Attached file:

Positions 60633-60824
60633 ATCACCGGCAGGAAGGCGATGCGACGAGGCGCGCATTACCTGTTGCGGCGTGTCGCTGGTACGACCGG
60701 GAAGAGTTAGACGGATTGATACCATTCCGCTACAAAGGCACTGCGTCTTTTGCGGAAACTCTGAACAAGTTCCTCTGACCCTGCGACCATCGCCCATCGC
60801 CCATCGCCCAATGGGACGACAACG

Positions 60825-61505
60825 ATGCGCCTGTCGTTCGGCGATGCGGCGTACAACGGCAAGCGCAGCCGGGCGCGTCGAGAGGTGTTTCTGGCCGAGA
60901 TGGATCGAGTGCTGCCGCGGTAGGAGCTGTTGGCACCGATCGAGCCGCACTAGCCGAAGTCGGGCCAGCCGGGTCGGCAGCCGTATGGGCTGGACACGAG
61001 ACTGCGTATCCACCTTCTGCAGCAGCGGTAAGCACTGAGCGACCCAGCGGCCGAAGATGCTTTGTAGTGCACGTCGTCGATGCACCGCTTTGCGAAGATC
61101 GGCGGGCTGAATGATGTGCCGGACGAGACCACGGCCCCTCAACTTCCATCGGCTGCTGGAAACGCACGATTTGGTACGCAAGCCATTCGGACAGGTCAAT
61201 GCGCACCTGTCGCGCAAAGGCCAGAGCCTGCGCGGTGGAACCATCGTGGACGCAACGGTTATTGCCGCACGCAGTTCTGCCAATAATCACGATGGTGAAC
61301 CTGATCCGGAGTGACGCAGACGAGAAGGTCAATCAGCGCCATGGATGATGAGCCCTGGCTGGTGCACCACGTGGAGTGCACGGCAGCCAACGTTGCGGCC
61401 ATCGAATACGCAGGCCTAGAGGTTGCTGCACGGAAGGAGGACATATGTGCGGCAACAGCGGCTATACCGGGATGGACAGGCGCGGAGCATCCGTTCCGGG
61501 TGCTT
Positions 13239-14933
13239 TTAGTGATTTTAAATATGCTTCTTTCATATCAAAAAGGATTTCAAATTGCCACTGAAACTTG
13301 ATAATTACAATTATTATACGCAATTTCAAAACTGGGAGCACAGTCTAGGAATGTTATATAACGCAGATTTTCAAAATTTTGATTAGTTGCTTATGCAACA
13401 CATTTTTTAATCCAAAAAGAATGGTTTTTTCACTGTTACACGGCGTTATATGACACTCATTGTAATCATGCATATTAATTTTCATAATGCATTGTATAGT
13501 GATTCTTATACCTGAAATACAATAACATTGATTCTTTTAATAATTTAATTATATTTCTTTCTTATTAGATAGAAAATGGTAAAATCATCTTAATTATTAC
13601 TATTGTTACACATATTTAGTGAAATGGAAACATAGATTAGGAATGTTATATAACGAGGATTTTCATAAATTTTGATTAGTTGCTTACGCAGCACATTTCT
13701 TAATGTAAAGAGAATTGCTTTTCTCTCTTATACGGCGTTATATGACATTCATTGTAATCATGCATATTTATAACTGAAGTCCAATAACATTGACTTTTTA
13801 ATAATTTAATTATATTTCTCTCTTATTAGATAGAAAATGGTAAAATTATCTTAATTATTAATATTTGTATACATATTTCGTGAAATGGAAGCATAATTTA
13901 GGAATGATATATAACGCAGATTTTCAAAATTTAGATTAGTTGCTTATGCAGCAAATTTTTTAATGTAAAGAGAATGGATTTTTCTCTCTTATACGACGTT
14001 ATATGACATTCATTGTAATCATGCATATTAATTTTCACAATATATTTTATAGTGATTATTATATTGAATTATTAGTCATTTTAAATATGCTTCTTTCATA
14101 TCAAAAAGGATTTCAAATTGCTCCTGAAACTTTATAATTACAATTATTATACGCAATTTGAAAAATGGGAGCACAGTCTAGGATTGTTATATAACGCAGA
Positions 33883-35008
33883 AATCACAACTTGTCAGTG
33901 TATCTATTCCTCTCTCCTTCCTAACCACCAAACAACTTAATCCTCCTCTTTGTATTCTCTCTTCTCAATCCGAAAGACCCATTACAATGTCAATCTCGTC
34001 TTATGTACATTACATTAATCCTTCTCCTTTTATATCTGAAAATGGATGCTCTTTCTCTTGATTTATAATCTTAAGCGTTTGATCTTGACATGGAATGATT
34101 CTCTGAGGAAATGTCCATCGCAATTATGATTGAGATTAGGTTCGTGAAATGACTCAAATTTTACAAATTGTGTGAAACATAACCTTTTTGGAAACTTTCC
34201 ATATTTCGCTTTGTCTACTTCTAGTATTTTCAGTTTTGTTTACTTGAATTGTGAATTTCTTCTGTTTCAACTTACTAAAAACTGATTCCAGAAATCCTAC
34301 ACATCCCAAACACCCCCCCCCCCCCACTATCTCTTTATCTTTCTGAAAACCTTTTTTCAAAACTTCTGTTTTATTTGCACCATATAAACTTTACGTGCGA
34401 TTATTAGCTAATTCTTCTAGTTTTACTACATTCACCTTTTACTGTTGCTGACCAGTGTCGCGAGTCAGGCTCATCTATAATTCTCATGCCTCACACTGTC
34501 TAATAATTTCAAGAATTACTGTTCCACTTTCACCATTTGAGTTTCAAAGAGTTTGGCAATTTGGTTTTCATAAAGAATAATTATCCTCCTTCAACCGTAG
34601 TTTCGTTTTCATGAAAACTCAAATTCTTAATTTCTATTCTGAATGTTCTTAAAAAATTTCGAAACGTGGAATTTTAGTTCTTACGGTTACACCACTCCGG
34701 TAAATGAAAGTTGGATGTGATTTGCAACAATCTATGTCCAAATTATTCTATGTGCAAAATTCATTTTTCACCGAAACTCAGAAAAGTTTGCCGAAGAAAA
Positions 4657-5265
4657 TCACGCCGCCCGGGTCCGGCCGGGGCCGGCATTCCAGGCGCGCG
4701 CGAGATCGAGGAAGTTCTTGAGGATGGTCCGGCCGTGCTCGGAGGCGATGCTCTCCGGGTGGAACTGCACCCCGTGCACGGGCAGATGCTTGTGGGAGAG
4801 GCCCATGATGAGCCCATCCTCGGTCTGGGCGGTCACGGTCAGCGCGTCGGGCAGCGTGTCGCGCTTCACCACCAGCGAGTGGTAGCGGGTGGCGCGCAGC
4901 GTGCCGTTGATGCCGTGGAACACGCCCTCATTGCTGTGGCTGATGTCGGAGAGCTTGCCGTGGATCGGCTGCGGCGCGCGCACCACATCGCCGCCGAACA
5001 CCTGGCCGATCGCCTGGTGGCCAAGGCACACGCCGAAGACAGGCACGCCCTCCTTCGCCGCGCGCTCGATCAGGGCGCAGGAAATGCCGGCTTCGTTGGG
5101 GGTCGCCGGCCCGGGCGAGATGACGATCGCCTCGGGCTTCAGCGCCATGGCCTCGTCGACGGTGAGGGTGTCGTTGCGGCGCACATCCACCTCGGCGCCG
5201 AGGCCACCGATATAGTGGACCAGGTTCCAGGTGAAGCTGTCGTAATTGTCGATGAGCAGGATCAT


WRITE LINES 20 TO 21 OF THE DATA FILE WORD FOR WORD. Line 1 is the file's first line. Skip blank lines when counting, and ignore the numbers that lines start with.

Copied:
13701 TAATGTAAAGAGAATTGCTTTTCTCTCTTATACGGCGTTATATGACATTCATTGTAATCATGCATATTTATAACTGAAGTCCAATAACATTGACTTTTTA
13801 ATAATTTAATTATATTTCTCTCTTATTAGATAGAAAATGGTAAAATTATCTTAATTATTAATATTTGTATACATATTTCGTGAAATGGAAGCATAATTTA